requirement for broadcast networks. This type of service has the following key requirements: • Automation: request, setup, teardown of the end-to-end service
• Initial support for HD and 4K contributions, but capable of scaling up to 8K
• Integrate encoding functions, scale-out storage, durability, adaptive performance, self- healing capabilities
• Supports high frame rates and other developing formats that exceed client expectations and requirements
The media flows are expected to be IP-based and support both live, linear TV programs and transport of media content files for production.
Today’s commercially available broadcast video contribution links are typically based on data connections via Ethernet or SDH, with variable data rates up to 200Mb/s compressed, or 3Gb/s uncompressed. We therefore designed our infrastructure to support anything from a few
4. Applied SDN and NFV for Converged Architecture
Current networks consist of switches and routers using traditional distributed control planes and a data plane technologies. Ensuring network efficiency is limited in such networks as
intelligence is distributed across many switches or routers and often involves complex protocols and procedures. By contrast, in an SDN network, with or without OpenFlow, we tend to use a centralized control plane (or Controller). This entity is directly responsible for establishing the paths or flows directly, and the data planes perform simple packet matches, forwarding, replication or dropping actions.
A Controller, per domain (administrative or technology) discovers, organizes and layers multiple services across infrastructure. Programmable control facilitates network behavior to be
implemented and modified quickly and cohesively: automation techniques may be used to set up end-to-end services, with flexibility beyond the initial deployment, and with the capability to modify paths and network function nodes to be modified (torn down, resized, relocated) at any time particularly in response to rapid changes in the operational environment. This includes revised network conditions, fluctuations in the resource location or availability, and in the event of partial or catastrophic failure.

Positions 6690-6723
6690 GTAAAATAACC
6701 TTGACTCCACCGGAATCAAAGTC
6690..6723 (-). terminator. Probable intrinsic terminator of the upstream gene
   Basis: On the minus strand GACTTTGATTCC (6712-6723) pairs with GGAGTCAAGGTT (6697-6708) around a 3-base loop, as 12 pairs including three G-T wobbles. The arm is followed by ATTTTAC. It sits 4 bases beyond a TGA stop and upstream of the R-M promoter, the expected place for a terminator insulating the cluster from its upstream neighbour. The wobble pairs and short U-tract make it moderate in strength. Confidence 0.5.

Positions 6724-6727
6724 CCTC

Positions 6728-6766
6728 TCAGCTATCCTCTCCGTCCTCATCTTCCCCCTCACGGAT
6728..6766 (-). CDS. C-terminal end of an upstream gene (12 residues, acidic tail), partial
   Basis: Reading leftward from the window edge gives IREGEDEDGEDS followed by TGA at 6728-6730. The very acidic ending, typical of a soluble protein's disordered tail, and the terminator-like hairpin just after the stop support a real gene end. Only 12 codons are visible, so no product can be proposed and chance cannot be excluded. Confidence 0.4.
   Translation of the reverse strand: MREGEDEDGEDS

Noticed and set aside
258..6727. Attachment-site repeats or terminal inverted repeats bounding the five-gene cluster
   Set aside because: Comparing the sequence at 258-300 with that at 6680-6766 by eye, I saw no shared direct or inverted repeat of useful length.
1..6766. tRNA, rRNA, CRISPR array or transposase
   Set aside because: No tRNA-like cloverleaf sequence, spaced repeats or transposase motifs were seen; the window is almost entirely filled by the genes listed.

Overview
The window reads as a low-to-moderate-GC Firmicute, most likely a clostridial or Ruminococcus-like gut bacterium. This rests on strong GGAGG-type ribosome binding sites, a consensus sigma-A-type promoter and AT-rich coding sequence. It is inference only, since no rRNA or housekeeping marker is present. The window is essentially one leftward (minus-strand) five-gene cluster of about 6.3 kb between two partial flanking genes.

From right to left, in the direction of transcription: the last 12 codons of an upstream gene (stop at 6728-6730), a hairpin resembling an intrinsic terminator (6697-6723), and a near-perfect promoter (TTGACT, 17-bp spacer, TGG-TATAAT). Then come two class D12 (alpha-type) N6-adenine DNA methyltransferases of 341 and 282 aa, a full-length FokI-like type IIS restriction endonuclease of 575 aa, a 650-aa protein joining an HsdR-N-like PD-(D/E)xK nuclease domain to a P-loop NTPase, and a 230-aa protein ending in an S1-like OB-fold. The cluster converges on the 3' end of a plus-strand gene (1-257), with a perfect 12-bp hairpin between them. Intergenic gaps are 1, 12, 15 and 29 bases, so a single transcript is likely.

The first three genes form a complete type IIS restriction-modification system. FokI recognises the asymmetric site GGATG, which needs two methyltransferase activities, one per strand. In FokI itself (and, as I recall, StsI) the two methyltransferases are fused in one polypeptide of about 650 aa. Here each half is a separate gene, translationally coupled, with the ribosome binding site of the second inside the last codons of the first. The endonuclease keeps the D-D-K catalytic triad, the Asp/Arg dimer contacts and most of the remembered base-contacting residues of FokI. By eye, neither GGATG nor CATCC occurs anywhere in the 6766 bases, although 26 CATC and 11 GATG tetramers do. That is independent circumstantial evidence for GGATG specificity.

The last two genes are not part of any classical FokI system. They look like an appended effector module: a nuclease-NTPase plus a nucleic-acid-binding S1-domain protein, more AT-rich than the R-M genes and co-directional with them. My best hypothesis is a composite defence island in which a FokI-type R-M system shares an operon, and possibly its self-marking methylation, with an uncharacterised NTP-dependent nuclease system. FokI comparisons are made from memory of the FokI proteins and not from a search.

The advent of NFV is used to leverage Information Technology (IT) virtualization techniques to migrate entire classes of network functions typically hosted on proprietary hardware onto virtual platforms based on general compute and storage servers. Each virtual function node is known as a Virtualized Network Function (VNF), which may run on a single or set of Virtual Machines (VMs), instead of having custom hardware appliances for the proposed network function.
Furthermore, this virtualization allows multiple isolated VNFs or unused resources to be allocated to other VNF-based applications during weekdays and business hours, facilitating overall IT capacity to be shared by all content delivery components, or even other network function appliances. Industry, via the European Telecommunications Standards Institute (ETSI), has defined a suitable architectural framework, and has also documented a number resiliency requirements and specific objectives for virtualized media infrastructures.